1) We worked with the Museum’s library materials on artworks made by women of Kyrgyzstan in the 20th century. This first phase resulted in a research presented as an online exhibition-archive entitled I Look at You, You Look at Me and accessible on the SYNERGY art studio website.

2) We collected data from the city’s libraries, the archives of the Union of Artists and state archives. We also conducted interviews. The aim of all this was to prepare a series of lectures.

3) We conducted research in the museum’s collection storage. Based on this work, I curated a research exhibition at the National Museum of Fine Arts named after G. Aitiev entitled The Air We Breathe presenting 22 women artists and 140 of their art works, with sound-art and a reading zone with documents (copies of books) about these women artists.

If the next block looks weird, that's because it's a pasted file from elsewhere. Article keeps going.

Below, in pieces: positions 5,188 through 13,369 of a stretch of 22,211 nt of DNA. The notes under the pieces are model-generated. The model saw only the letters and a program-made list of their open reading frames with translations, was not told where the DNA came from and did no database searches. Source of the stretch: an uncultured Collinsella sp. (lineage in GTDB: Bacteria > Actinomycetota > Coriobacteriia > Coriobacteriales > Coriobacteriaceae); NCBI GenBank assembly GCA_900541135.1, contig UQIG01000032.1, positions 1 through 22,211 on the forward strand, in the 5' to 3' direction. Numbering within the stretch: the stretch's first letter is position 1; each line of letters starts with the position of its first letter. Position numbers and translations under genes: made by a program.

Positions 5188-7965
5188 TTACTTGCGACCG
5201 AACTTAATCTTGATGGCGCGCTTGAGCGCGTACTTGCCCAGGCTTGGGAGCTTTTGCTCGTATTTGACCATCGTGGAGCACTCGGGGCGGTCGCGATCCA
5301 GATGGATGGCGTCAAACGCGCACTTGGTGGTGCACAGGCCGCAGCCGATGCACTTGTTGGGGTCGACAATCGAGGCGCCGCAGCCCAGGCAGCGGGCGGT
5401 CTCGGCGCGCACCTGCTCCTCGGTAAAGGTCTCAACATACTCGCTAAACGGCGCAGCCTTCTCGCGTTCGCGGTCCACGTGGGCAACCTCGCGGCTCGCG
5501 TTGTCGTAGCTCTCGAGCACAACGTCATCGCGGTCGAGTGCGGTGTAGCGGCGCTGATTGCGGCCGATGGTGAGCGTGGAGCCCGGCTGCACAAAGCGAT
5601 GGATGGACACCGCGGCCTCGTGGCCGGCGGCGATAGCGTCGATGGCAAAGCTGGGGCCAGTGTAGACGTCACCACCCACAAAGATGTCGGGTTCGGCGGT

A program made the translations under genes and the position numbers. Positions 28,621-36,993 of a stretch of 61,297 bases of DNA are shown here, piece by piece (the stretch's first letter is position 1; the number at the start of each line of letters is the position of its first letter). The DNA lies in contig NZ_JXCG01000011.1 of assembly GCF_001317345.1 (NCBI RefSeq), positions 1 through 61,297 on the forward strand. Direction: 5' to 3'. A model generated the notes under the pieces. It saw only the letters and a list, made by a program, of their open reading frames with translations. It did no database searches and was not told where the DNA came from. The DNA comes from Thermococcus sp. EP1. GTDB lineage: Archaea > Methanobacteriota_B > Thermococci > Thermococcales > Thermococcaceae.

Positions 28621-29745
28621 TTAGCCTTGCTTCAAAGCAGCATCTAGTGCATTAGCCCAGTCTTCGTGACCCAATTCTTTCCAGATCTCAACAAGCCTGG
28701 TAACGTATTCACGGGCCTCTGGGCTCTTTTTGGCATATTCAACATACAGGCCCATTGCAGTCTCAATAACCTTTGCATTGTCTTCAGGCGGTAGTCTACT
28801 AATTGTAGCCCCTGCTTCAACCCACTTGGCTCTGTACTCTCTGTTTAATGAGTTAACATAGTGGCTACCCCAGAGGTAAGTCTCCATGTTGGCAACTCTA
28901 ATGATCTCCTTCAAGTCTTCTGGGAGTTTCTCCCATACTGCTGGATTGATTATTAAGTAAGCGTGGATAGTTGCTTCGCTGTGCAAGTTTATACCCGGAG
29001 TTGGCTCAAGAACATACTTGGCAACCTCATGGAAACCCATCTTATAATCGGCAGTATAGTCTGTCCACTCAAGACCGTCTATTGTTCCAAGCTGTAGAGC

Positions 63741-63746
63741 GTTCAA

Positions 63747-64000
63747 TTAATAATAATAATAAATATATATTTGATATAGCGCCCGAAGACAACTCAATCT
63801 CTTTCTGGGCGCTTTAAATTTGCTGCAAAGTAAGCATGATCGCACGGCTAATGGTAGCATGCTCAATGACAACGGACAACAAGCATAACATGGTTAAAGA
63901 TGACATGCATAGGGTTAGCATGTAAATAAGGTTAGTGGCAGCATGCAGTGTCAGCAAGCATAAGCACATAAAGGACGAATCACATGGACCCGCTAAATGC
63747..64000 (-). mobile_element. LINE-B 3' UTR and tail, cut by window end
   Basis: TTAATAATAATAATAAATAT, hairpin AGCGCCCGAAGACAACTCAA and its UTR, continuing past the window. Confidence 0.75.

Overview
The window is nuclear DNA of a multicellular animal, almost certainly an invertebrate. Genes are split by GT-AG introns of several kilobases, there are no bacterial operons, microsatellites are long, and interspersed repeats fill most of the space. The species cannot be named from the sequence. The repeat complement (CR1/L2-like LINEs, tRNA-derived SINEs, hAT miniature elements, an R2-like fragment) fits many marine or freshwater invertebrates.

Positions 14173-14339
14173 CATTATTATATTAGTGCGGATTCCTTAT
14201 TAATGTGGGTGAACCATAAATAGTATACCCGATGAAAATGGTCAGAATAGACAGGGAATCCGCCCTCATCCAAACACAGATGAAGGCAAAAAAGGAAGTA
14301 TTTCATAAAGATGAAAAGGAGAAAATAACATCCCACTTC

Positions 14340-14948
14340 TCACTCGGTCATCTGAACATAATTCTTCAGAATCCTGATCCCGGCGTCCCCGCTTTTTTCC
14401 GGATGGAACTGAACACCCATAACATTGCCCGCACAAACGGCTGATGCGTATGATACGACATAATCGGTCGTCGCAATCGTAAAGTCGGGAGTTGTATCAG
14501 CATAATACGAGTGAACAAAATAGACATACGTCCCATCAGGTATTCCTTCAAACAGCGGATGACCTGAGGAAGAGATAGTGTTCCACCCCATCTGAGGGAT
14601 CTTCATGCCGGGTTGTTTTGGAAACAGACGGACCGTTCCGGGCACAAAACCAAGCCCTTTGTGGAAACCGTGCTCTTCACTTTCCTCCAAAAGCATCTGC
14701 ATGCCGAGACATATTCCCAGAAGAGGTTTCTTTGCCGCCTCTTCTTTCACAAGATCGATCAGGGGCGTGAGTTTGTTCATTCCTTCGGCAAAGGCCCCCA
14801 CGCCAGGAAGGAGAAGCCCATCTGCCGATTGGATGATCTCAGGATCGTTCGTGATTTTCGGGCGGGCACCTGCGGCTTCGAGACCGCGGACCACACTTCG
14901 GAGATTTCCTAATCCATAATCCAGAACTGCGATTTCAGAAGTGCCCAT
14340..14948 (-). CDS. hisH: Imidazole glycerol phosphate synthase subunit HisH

4) We continued to collect, organise and analyse new data, preparing a catalog of entire research, titled The Art of Kyrgyzstan in the Practices of Women Artists of the 20th Century: Painting, Graphic, Sculpture and Ceramic. Being an exhibition catalog, the book does not include all women artists whose works are in the museum, but it contains works of 23 of these artists, with biographies for more than half of them. This book became one of the few contemporary resources on Kyrgyzstani art history using curatorial and artistic research approaches. It has been distributed to museums, libraries, universities and independent art spaces in Kyrgyzstan.

Fig. 2. Collection storage of the Kyrgyz National Museum of Fine Art named after G. Aitiev. ©BiSCA

Fig. 3. Exhibition The Air We Breathe. ©BiSCA

A ten-month educational exhibition project: Museum of Participation in Issyk-Kul region (2021).